Life Resilience, the project co-financed by the LIFE program of the European Union, whose main objective is: the prevention of Xylella fastidiosa on high-density olive and almond farms, held yesterday, May 11, the online tech conference "LIFE Resilience: the best sustainable practices”, in order to present and explain to more than 150 registered followers the best management practices and technologies which could help farmers raise crops sustainability.
The principal of the Upper Technical School of Agricultural Engineers (ETSIAM) of the University of Córdoba (UCO), Rosa Gallardo, was in charge of opening the conference and commented that "the current challenges the agriculture is facing will be overcome through a collaborative innovation ”. The LIFE Resilience project, like all those presented during that day, are a clear example of connection between companies, farmers' associations, universities and research centers.
The conference was attended by Luis Rallo, professor and senior fellow at UCO, who highlighted genetic improvement as a key measure to prevent Xylella and the advances in this research field, both in Italy and Spain, to obtain varieties tolerant to bacteria. Next, Jesús Gil, professor of the Agroforestry Engineering at UCO, presented the innovation techniques in the optimal application of phytosanitary products considering the strong restrictions that current regulations are marking. "A lot of effort has been made in order to make agricultural machinery with an adequate and optimal dosage," said Gil.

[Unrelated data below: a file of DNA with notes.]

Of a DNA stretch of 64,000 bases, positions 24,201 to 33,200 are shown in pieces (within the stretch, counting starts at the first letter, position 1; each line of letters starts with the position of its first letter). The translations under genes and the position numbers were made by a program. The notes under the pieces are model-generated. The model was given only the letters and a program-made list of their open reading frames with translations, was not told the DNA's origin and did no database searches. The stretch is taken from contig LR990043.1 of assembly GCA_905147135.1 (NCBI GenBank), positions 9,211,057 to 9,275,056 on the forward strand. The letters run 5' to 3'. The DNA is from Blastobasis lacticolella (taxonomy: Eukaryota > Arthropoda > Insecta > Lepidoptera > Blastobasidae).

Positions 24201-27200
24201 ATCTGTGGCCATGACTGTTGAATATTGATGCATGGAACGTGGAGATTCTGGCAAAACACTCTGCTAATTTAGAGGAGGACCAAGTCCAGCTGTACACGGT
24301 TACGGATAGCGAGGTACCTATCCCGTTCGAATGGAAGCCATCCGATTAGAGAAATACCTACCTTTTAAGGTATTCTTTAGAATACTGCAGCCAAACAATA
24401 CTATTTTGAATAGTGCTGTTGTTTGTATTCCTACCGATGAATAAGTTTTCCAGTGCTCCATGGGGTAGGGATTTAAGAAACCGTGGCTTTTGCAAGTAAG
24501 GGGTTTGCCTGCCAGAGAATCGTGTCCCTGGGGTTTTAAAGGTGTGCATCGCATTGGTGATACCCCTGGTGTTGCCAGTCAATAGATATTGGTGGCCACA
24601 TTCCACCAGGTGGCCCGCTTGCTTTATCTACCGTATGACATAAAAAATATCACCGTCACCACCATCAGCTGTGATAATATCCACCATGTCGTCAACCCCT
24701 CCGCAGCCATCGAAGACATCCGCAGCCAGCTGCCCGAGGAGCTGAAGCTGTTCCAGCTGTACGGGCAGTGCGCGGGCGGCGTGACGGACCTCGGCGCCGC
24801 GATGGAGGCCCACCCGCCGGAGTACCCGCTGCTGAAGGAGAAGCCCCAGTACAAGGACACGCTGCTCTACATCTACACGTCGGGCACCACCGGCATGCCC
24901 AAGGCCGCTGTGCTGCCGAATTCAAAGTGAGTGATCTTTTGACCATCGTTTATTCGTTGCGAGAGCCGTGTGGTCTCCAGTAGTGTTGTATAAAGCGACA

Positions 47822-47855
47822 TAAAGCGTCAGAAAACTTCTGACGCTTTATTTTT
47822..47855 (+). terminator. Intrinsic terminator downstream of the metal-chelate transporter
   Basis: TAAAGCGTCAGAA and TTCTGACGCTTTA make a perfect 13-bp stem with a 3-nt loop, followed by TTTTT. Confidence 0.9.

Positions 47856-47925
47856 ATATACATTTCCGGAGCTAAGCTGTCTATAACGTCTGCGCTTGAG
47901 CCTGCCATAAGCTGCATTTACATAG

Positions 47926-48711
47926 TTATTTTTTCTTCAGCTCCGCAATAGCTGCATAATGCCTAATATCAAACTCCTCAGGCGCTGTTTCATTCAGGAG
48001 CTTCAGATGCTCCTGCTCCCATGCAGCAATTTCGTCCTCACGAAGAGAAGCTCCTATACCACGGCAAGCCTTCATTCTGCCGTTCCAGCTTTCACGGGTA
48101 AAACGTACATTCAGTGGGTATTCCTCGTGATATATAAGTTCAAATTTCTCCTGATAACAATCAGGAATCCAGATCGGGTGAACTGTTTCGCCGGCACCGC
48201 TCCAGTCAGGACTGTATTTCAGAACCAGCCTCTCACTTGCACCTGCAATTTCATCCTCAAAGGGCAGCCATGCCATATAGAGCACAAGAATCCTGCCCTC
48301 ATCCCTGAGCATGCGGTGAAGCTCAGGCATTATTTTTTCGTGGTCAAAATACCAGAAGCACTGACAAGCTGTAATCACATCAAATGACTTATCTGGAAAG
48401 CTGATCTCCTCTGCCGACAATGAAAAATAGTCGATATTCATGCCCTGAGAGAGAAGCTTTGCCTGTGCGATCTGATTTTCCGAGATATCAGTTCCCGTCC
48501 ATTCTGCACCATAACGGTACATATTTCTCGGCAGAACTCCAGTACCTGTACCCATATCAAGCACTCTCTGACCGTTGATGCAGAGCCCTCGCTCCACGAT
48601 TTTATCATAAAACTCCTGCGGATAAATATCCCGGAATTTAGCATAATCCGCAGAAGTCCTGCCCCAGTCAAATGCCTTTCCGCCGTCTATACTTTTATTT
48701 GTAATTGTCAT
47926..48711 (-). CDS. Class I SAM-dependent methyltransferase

Next, the executive director of the Spanish Association for Conservation Agriculture. Living Soils (AEAC.SV), Óscar Veroz, highlighted the advantages of groundcovers, a fundamental topic in the LIFE Resilience project, what has generated important synergies with the project he is working on, LIFE Agromitiga. "The groundcovers allow sustainable agriculture what leads to a lot of benefits such as increasing organic matter, fertility, quality and water availability or the farm's biodiversity, reducing soil degradation and greenhouse gas emissions”, explained Veroz.
Finally, Jorge Blanco, R&D director of Greenfield Technologies, stressed the importance of improving soil efficiency, showing technology which can help farmers achieve this objective. As Blanco explained, “at LIFE Resilience we are applying these tools to create a model of best management practices, using the resources more efficiently and we will be able to monitor, through strategically selected georeferenced points, where to act and the impact that our measures have on a plant development, soil and even on the insect population”.
The LIFE Resilience project, in collaboration with 9 partners from Spain, Italy and Portugal, began in 2018 and will last until 2022 studying demonstration farms in these three countries.